My bike split was 4:51, perfect. I knew I could ride in the mid-low 4:40s, but easing back by that 5-6 minutes was what I needed to be able to run strong.

      I came rolling through transition ready to go. My first mile was right around 5:58 and I knew I needed to slow down. Right after the 1 mile marker, I got really really bad side stitches. This is the same feeling I had at Ironman Wisconsin and Ironman Cozumel last year. It feels like a knife in my side.

"You have plenty of time to manage this pain. Relax, slow down a touch, and breath deep through your diaphram to stretch out those muscles."

     Through deep controlled breathing, I was able to get though the pains. I also held off eating or drinking anything for the first 4 miles in the run to let my system settle. Whats funny was that even though I was in bad pain, for those few miles, I'd look at my watch and see 6:25, 6:18, 6:22 for the miles, so I knew I was managing well. 

   Right around mile 4, the side cramps were gone and my stride felt great. I started reciting my mantra I had trained with to keep me relaxed and focused. "Relaxed, calm, focused, strong, relaxed, calm, focused, strong, relaxed, calm, focused, strong." Over and over and over. It's like self-hypnosis. I say each word on each foot-fall. Over the marathon, I must have repeated those words several thousand times. 

    That's when all those guys who were hammering away on the bike started coming back to me. It was the best feeling in the world. One by one, they would appear in the distance and slowly come back and then gone out the back. By mile 6.5, I had moved from 13th-10th. I kept checking my watch. I was ticking off the miles in 6:19-6:25 for the first half.

    I came though the half-way point to start the second loop and the crowd support was great. I cannot tell you how many "Little Caesars" or "Pizza Pizza" shouts I got from spectators. Probably close to 1000 over the run. At the half way I was in 7th.

    I still felt strong and steady through mile 17. My pace from 14-17 went to a 6:30 average. I had only lost about 5 seconds per mile and wasn't concerned. I was still eating up ground against my competition.  Matty White and Chris Macdonald, both from Australia, were in 5th and 6th places and were only 3 minutes up the road. I was steadily eating up time. At my current pace, I should have caught them.

     At mile 18, I looked at my mile split and saw 6:45, then 19 was 7:10....the Ironman fade!! It's bound to happen in every Ironman. Every athlete fades, but it's a question of how much to you fade. This is the point when it feels like someone has two red-hot pokers in your legs and is twisting them on every stride. It hurst so bad the every step you pretty much want to cry. You have two choices: stop and walk, or hold on for dear life and finish as fast as you can.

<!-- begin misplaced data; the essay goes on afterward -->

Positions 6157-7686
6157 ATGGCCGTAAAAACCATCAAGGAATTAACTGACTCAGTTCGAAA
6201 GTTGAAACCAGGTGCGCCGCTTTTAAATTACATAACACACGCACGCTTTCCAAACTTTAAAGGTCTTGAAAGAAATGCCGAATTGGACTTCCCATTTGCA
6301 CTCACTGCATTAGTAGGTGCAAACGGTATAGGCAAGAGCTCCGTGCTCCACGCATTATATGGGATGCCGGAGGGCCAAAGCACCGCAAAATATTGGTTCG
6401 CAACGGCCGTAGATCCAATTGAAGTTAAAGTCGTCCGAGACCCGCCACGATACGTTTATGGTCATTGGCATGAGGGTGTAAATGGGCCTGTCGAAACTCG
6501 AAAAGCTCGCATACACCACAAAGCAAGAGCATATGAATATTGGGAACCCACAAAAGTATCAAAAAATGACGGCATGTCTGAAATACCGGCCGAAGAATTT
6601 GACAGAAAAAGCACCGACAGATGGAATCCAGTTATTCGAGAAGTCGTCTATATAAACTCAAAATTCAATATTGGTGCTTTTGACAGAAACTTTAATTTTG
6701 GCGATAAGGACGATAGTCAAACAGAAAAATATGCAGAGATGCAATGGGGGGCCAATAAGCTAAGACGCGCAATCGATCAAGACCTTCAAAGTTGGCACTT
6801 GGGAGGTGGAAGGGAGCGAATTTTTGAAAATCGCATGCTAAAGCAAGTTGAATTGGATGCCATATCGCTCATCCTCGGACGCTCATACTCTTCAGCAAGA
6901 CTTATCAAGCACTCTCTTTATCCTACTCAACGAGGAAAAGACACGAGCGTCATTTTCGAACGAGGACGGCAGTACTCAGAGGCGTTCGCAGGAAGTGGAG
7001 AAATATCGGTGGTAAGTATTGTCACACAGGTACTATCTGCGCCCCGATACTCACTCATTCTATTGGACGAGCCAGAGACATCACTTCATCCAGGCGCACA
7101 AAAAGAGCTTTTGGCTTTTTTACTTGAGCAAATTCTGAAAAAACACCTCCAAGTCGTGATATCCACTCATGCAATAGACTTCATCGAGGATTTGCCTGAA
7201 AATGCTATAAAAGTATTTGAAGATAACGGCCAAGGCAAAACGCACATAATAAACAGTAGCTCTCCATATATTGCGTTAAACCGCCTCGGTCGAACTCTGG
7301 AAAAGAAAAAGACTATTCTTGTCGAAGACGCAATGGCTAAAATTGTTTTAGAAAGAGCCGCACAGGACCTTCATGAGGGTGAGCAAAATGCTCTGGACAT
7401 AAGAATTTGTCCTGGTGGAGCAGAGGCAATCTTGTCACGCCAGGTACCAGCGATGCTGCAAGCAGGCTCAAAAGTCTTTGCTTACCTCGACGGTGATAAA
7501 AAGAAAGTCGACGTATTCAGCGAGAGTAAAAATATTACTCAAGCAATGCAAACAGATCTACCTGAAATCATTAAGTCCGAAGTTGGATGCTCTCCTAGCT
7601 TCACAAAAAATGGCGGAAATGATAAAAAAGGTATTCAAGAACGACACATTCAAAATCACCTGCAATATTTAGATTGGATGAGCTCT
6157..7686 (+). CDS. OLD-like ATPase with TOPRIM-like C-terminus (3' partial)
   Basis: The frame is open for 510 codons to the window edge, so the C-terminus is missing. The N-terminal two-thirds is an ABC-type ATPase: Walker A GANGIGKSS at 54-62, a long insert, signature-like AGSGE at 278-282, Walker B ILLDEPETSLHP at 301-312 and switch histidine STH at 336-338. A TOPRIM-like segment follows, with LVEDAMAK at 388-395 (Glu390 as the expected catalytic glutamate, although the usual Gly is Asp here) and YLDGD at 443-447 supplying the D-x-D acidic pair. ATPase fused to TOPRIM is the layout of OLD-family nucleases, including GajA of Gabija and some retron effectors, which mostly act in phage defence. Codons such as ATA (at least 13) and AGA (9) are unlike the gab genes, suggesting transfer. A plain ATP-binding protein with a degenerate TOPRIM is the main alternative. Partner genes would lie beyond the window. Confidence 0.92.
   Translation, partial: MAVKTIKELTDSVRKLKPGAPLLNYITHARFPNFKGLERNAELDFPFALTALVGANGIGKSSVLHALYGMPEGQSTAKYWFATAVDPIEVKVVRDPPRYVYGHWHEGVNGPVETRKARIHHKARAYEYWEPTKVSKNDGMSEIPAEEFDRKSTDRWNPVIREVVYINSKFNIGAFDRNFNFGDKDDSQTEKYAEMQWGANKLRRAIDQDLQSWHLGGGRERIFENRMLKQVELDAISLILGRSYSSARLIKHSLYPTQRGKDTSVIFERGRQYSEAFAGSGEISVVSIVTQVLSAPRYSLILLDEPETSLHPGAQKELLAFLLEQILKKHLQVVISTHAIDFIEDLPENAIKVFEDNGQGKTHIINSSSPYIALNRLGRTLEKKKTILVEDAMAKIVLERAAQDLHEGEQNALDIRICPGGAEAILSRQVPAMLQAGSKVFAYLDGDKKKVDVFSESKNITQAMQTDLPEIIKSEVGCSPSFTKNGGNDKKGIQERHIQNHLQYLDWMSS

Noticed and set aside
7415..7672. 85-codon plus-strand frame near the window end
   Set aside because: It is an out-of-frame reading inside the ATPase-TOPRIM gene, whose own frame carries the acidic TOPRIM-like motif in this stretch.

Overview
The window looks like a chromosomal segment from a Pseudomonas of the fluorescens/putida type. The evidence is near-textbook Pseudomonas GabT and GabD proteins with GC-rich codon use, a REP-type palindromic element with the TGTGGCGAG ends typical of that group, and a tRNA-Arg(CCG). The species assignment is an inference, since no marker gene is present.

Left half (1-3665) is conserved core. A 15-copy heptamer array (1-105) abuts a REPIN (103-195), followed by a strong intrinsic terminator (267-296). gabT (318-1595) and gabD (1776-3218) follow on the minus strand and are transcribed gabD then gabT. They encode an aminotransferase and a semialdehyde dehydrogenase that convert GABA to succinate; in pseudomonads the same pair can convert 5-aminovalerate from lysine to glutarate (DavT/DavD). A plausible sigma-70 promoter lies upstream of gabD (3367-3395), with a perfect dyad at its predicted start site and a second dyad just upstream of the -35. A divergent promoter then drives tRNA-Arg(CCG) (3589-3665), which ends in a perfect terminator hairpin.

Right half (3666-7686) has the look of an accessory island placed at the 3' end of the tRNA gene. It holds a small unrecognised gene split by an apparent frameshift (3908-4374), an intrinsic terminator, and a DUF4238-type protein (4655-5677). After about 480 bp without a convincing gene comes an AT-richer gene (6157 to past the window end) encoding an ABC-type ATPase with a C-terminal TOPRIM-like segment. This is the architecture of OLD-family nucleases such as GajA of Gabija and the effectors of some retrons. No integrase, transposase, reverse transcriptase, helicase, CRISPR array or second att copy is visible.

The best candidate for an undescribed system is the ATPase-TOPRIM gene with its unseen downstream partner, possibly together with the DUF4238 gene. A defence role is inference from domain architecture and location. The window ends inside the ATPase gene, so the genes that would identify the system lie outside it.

"This is why you did all of that training and hard work, for this moment right now."

     My pace had slowed by about 1 minute per mile by mile 20. At mile 21, I saw 5th and 6th places were under 3 minutes ahead and were suffering. I dug as deep as I could, but couldn't pick up the pace or make up that gap. The last two miles, I just did what I could to get home.

     I was so happy to get across that finish line and just stop moving. My legs were entirely trashed. I've been sore now for 5 days since the race, so I know I went hard. In the past, I've finished many Ironman races and said that I only had fun after it was over. I can honestly say that I had fun out there from the start of the bike, until mile 19 of the run. I was enjoying myself and enjoying the day.




                             
                   After the finish line, I just need a second here. Will some get these red-hot pokers out of my quads?

     As I stated at the beginning, I am very, very happy with this race. Sure there are more improvements to be made, but I learned a lot about Ironman. I know exactly where I want to focus attention over the next two months....after I recover, that is. I know that with some coming fitness gains on the bike, I'll be able to bike 5 minutes faster with the same effort level to be fresh on the run. I have a few ideas on how to train to limit the run-pace fade for the last 6 miles a little better. Then when my swim clicks in place, I know I'm primed for the future. This race was a great place to build from for the future.


                                 

                                            
                      Just needed a minute alone to collect myself.  One of the first finishers, not a problem finding a seat.

    I really want to thank Little Caesars Pizza for their support of me and my racing this year. Their belief in me is so important for me be able to do what I'm doing in this sport. Jack and Adam's Bicycles in Austin are always there to help support me and my racing. Champion System Clothing provide me with the best race and training clothing. Quintana Roo's CD 0.1 is one fast machine. Xterra Wetsuits are providing me with the best wetsuits and speedsuits in the sport and Advanced Rehabilitation in Ausin helps to keep me healthy for training and racing. PowerBar and SBR Sports Inc's products are also a great help for racing and training. Also I want to thank my family and friends for their unending support for me. Without these people and sponsors, I would not be able to pursue this dream.

Thank you,
Pat